B

(14)

B = viscosity of the batch liquid at the average batch liquid temperature, lb./hr-ft. D = agitator cross sectional diameter measured tip to tip, ft. N = agitator speed, revolutions per hour. Figure 4 is a typical power correlation curve for agitated liquid batches. Both of the axes are defined in logarithmic scale. The x-axis is the Reynolds number as calculated by equation (14). The y-axis is the experimentally determined power number. The plot indicates that at various stages of flow regimes; laminar, transitional, and turbulent, the power number varies with the Reynolds number. It can be seen from the plot, which as the Reynolds number is increased from early stages of turbulence to increasingly larger Reynolds numbers, the power number becomes constant. This course will focus on the mechanical power requirements for liquid batches in the turbulent flow regime, as defined as: NRe > 10,000 (15)

All power numbers reported within this course will deal with correlation results in the turbulent flow regime and be reported as a constant. Power number constants are listed in Table 2 for the various impeller types shown in Figure 3. Figure 5 and Table 1 are references for the various shape parameters that impact the power number. The example that follows will demonstrate how to determine motor power requirements for agitated liquid batches. __________________________________________________________________ Page 6 of 23 Course Content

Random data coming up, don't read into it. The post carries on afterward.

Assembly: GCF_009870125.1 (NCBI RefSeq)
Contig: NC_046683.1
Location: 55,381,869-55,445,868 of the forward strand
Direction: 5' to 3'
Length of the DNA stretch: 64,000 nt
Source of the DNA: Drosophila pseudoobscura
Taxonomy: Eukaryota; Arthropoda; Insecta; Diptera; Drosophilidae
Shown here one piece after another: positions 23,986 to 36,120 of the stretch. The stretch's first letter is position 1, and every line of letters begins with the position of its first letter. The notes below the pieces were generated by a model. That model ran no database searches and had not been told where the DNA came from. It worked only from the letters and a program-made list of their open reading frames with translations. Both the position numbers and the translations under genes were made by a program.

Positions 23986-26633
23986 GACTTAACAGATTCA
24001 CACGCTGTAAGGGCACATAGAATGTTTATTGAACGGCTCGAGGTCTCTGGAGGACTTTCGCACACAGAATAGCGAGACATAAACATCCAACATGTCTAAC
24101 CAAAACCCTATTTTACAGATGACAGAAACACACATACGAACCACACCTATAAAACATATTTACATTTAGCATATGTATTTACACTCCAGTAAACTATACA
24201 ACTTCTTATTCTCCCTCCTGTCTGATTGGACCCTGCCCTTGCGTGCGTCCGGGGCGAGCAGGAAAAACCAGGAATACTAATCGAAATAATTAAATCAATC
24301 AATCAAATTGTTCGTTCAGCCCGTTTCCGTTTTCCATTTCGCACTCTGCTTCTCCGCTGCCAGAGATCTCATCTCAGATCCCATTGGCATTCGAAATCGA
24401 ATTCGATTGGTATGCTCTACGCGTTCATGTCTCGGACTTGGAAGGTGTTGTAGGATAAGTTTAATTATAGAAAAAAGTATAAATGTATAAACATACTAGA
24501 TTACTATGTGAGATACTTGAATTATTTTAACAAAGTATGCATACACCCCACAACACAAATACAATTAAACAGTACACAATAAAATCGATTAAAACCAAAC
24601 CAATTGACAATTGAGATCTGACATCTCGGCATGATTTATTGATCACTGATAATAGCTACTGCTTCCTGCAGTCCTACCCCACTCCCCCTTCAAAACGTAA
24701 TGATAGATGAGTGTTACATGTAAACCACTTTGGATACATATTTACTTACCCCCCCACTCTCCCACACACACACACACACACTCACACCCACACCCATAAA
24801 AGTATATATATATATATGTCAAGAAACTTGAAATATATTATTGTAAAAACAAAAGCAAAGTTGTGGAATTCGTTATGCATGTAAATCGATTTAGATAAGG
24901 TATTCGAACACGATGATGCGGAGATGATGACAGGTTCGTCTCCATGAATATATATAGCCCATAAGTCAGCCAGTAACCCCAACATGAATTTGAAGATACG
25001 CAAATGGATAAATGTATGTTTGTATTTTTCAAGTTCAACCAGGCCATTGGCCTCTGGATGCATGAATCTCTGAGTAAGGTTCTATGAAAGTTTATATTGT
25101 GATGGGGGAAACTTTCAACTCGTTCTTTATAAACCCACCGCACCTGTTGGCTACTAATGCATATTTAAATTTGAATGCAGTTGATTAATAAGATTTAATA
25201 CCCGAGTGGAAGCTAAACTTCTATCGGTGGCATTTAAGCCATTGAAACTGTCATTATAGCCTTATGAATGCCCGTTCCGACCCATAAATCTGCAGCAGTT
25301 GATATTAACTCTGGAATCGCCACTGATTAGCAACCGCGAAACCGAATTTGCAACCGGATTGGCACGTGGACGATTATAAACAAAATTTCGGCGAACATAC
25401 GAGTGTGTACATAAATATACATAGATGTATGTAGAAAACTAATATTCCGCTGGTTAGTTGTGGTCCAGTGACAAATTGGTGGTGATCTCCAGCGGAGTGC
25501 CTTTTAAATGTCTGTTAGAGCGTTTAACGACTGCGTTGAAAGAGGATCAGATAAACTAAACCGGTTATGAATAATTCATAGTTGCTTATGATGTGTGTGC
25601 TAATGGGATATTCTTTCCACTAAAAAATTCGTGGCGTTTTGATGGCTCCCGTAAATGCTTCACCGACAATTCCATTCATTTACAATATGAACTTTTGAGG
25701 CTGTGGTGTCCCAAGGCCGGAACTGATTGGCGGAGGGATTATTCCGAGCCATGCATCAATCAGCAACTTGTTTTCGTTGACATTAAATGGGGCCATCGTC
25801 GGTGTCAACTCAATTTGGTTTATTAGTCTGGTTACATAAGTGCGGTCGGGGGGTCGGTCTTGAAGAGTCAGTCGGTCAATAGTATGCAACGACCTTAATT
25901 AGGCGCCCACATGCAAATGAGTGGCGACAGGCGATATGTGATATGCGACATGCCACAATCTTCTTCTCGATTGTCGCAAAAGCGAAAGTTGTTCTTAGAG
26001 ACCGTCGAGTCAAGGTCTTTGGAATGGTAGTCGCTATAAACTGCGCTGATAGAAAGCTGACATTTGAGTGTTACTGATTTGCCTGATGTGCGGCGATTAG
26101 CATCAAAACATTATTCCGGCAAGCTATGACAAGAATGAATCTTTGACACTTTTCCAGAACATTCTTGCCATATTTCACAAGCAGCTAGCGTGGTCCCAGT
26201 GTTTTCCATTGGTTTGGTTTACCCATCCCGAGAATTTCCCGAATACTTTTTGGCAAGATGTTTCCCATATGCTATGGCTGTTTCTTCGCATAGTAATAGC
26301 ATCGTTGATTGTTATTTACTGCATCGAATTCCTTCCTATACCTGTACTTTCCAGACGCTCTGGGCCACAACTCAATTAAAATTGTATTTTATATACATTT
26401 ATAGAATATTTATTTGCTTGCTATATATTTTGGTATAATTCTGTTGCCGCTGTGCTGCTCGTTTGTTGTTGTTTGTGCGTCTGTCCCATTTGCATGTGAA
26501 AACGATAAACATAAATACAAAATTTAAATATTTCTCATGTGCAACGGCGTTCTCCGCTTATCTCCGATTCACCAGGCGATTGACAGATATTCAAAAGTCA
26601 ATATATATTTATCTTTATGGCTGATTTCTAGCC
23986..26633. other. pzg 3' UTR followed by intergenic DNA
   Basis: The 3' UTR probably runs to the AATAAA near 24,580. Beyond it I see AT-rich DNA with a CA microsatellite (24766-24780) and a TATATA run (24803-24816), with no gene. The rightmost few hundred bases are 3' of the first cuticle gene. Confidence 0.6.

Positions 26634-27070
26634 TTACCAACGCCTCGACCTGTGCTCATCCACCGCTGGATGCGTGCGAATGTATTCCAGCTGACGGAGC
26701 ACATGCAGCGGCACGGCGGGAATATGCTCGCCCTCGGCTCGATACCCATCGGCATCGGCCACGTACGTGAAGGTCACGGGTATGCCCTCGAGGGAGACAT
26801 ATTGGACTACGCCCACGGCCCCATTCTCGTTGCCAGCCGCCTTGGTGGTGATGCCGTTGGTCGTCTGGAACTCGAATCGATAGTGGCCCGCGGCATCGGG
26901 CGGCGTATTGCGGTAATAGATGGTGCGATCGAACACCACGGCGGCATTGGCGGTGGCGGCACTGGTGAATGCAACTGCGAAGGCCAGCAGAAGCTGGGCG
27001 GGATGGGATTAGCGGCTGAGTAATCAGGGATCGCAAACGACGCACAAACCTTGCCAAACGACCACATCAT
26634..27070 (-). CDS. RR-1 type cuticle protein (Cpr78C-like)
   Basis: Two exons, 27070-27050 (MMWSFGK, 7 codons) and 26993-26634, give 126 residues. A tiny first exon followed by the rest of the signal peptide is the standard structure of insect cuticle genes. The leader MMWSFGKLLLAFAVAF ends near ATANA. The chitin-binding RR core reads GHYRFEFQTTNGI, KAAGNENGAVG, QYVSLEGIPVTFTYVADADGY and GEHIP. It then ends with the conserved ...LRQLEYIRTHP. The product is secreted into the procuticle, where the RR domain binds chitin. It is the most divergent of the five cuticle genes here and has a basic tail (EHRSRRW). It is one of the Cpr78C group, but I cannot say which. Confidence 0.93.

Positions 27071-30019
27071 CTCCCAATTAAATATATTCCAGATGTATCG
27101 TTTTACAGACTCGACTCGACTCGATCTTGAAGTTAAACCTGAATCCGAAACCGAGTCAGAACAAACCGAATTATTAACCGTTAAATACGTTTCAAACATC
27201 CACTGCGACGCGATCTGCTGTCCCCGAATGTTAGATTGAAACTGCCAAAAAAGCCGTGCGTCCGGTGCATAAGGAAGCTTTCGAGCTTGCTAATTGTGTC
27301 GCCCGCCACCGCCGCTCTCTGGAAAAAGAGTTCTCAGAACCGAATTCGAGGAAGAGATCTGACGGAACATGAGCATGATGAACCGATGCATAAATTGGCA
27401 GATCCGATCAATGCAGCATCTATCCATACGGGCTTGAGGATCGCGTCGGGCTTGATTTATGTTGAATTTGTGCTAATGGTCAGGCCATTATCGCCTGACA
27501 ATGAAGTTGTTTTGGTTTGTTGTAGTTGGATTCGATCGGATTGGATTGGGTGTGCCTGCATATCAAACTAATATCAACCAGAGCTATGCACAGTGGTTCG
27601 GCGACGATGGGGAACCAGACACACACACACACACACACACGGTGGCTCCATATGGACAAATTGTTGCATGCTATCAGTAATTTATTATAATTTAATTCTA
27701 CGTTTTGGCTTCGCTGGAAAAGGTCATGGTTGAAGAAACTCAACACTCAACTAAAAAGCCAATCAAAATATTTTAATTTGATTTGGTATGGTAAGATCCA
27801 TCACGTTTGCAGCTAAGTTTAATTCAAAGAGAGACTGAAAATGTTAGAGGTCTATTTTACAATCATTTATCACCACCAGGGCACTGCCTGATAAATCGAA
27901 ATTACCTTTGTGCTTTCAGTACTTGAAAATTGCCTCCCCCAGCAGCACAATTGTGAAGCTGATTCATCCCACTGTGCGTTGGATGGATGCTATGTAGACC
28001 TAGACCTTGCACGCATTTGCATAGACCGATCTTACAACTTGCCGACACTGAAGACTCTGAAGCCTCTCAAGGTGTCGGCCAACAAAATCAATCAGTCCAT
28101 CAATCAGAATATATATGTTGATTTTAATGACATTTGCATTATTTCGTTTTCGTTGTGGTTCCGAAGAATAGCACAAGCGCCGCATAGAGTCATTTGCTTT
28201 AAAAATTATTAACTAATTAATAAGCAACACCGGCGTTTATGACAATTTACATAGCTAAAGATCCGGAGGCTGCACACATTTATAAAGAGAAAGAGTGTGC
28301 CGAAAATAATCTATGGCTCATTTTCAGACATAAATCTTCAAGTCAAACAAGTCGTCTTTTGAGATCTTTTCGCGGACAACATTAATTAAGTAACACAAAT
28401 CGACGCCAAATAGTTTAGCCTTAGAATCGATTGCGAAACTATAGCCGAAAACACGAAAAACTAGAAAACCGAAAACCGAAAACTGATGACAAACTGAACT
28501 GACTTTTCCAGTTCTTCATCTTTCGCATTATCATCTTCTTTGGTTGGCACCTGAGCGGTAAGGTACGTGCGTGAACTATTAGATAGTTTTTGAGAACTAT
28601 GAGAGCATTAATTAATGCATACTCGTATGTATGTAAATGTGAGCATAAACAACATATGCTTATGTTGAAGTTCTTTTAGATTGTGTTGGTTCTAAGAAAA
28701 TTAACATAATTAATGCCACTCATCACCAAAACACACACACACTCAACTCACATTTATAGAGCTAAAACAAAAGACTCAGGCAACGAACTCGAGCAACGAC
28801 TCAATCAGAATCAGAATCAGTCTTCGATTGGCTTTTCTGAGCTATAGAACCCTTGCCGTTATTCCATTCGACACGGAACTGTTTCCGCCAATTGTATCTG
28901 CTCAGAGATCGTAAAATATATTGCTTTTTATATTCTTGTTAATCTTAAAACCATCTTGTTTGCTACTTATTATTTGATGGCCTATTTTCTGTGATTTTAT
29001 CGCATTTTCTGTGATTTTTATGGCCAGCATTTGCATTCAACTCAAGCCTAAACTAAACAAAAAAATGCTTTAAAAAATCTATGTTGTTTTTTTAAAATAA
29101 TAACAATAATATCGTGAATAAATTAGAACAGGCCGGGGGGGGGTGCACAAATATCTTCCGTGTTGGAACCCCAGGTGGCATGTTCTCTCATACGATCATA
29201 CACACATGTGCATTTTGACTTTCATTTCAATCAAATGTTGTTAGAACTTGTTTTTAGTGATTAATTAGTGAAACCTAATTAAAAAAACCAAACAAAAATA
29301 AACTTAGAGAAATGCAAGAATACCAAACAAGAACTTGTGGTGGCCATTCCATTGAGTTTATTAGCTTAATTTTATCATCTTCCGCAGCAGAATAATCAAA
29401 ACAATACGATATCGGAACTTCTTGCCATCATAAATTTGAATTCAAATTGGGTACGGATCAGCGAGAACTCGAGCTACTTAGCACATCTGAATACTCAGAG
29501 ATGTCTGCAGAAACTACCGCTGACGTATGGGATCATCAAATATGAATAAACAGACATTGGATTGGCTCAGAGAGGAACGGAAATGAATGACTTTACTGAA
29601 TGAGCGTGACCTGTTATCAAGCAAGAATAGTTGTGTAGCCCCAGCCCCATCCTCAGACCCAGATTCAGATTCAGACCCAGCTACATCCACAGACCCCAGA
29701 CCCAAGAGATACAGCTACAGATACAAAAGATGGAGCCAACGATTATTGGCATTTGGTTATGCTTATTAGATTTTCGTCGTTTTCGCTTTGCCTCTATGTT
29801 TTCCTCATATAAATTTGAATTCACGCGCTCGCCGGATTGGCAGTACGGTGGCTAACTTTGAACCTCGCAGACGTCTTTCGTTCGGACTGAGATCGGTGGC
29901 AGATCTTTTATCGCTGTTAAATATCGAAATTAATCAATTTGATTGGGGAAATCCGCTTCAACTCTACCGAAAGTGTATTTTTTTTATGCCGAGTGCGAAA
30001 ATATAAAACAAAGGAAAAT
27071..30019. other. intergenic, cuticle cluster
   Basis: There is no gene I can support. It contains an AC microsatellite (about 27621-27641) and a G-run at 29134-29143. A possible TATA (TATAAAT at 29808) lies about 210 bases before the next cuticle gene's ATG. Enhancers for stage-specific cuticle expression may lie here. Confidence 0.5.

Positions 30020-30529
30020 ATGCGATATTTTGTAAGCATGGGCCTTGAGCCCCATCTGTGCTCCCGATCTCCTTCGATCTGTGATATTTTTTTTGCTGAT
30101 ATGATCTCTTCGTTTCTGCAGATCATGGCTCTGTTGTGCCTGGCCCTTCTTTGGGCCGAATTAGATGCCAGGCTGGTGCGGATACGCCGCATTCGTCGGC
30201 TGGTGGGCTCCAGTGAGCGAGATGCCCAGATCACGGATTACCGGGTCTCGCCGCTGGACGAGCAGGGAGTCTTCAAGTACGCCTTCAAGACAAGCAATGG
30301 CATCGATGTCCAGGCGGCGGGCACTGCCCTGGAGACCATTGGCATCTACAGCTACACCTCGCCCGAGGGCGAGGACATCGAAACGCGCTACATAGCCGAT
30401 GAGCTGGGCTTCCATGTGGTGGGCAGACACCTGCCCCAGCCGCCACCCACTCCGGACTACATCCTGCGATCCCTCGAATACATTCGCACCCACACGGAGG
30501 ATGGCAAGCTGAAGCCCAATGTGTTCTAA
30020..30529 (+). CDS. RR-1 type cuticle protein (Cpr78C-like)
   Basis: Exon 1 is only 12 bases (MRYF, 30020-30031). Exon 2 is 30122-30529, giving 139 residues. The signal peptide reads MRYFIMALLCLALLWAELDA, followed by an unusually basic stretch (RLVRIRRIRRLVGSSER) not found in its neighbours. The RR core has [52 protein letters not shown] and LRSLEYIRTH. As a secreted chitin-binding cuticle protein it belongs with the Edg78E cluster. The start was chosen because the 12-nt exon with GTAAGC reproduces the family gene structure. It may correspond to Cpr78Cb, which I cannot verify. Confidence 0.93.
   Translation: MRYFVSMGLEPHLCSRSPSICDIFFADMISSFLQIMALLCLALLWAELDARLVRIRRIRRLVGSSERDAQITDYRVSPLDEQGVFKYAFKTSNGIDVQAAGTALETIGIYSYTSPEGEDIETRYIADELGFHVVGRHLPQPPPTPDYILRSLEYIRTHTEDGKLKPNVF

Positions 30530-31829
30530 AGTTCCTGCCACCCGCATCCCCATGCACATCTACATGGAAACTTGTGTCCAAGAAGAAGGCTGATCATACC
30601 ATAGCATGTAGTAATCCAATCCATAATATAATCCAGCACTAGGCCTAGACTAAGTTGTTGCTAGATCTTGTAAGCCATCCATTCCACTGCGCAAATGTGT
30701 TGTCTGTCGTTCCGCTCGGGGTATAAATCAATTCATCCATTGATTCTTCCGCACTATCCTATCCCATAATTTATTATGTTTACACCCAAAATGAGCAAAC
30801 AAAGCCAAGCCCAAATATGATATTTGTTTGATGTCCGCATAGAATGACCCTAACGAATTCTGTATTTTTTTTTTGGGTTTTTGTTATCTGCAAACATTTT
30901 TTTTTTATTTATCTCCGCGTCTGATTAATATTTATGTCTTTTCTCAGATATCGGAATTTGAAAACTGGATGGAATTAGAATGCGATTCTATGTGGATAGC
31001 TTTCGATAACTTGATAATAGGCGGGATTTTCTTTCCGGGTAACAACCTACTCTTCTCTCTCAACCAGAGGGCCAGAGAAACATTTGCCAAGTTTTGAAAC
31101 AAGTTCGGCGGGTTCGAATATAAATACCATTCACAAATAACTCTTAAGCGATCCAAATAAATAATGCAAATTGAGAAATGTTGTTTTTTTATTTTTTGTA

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The selection of an electric motor required to deliver the design power to an application consists of two additional steps after the power delivered has been calculated from equations (12) and (14). NRe = ( D2 * N * B / B )

B

(14)

PDelivered = NP * ( N3 * D5 * B ) / gc

(12)

Given known values for fluid properties, impeller diameter, and rotational speed, along with the power number from the appropriate correlation, the first step is an adjustment for friction losses. These losses are from the loss of usable energy in the form of work though the motor, shaft gearing, and bearings. PMotor = PDelivered / ( 100 %Losses ) (16)

The second step round up motor horsepower to closest higher standard size. Table 4, Three-Phase Electric Motor Sizes, is provided for the students use. PDesign = PMotor (17)

A rule of thumb that has been utilized as a rough guide for quickly estimating mechanical agitator power requirements for water is given in Table 5.

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Application Equations Mechanical agitator power requirements for liquid batches are calculated by determining the power number, NP , for a given system and correcting for motor, gearing and bearing losses. Design specification of the motor is then determined by selecting the closest higher standard size. The system turbulence is checked by calculating the Reynolds number for the agitation system. Adequate turbulence is defined at Reynolds numbers greater than 10,000. Shape factors S1 through S9 are calculated using the mixing vessel geometry as defined in Table 1 and shown in Figure 5. A power number is then obtained by comparing the shape factor results with published power correlations. Table 2 is provided for six types of typical agitator impellers. NRe = ( D2 * N * B / B )

B